“The priority now, more than ever, is to vaccinate without respite,'' Sánchez told a news conference. ''Vaccinate, vaccinate and vaccinate,” he said.
Spain's new COVID-19 infections have been edging higher in recent weeks. The 14-day cumulative incidence — a key contagion metric — rose Monday to 163 cases per 100,000 people, from 149 a week earlier.
Spain expects to receive 87 million doses by September. “Anyone who wants a vaccine will be able to get one,” Sánchez said.
Those deliveries will include 38 million between April and June -- 3.5 times more than in January-March, Sánchez said, when vaccine deliveries across Europe fell short of expectations.
To help the rollout pick up speed, some cities are opening mass vaccination centers. The Spanish health system has capacity to inoculate 3.5 million people a week, according to Sánchez.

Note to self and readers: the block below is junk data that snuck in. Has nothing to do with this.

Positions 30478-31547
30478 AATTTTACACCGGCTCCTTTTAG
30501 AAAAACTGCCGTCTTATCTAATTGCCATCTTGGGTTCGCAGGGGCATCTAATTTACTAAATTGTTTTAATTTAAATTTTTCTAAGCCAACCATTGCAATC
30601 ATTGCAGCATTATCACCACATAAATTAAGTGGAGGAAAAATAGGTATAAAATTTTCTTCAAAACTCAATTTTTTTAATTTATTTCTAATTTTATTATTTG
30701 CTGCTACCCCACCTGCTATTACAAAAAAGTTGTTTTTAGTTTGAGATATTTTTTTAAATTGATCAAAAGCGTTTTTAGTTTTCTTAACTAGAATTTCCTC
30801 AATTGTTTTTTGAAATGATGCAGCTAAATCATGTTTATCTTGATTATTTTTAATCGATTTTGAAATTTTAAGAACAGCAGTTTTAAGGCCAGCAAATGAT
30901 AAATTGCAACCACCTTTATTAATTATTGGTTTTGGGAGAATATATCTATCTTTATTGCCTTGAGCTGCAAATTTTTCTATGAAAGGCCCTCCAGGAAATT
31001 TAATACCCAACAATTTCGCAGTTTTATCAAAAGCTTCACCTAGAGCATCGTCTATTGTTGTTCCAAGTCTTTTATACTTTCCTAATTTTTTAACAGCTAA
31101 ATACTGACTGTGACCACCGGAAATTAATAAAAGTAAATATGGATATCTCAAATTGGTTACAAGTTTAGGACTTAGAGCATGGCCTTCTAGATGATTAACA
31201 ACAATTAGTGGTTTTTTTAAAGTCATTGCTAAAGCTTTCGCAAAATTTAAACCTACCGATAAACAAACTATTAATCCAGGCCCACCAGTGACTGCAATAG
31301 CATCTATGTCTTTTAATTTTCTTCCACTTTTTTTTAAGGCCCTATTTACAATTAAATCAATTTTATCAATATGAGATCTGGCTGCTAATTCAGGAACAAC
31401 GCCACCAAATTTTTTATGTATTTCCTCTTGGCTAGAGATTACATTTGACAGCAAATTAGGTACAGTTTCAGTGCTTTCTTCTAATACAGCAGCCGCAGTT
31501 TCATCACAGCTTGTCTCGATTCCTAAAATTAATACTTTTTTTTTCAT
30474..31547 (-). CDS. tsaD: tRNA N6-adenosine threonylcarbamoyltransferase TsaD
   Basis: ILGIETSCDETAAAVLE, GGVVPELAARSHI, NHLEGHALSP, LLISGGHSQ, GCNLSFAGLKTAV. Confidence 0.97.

Sánchez set out a series of intended milestones: 5 million people vaccinated by the first week of May, 10 million by early June, 15 million by mid-June and 25 million by July 15.
Supplies of the recently approved Janssen vaccine will help add momentum to the rollout, with 5 million of those jabs expected by the end of June.
“We are at the beginning of the end of the pandemic,” Sánchez said, though such hopes have risen before in Europe only to be dashed by unforeseen problems with vaccine production.
He said that under the national vaccination program about 98 per cent of people who live in elderly care homes or who are disabled have already received a first jab, while almost 80 per cent of people over the age of 80 have had their first dose.